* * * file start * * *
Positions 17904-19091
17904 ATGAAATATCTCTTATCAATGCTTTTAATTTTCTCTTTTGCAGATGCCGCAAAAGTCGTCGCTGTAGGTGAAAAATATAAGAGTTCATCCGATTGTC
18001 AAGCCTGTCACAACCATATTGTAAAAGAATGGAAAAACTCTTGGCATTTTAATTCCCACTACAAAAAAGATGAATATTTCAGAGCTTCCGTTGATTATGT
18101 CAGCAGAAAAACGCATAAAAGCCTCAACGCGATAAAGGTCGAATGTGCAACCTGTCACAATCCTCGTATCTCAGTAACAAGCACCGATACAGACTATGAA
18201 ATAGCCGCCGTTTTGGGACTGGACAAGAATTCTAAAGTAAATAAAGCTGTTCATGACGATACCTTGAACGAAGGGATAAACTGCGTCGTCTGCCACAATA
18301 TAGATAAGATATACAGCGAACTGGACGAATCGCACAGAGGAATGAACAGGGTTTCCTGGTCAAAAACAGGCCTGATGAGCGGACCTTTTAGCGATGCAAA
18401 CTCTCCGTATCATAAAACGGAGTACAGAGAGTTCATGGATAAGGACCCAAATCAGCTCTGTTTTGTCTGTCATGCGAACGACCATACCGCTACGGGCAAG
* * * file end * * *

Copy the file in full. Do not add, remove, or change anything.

Positions 17904-19091
17904 ATGAAATATCTCTTATCAATGCTTTTAATTTTCTCTTTTGCAGATGCCGCAAAAGTCGTCGCTGTAGGTGAAAAATATAAGAGTTCATCCGATTGTC
18001 AAGCCTGTCACAACCATATTGTAAAAGAATGGAAAAACTCTTGGCATTTTAATTCCCACTACAAAAAAGATGAATATTTCAGAGCTTCCGTTGATTATGT
18101 CAGCAGAAAAACGCATAAAAGCCTCAACGCGATAAAGGTCGAATGTGCAACCTGTCACAATCCTCGTATCTCAGTAACAAGCACCGATACAGACTATGAA
18201 ATAGCCGCCGTTTTGGGACTGGACAAGAATTCTAAAGTAAATAAAGCTGTTCATGACGATACCTTGAACGAAGGGATAAACTGCGTCGTCTGCCACAATA
18301 TAGATAAGATATACAGCGAACTGGACGAATCGCACAGAGGAATGAACAGGGTTTCCTGGTCAAAAACAGGCCTGATGAGCGGACCTTTTAGCGATGCAAA
18401 CTCTCCGTATCATAAAACGGAGTACAGAGAGTTCATGGATAAGGACCCAAATCAGCTCTGTTTTGTCTGTCATGCGAACGACCATACCGCTACGGGCAAG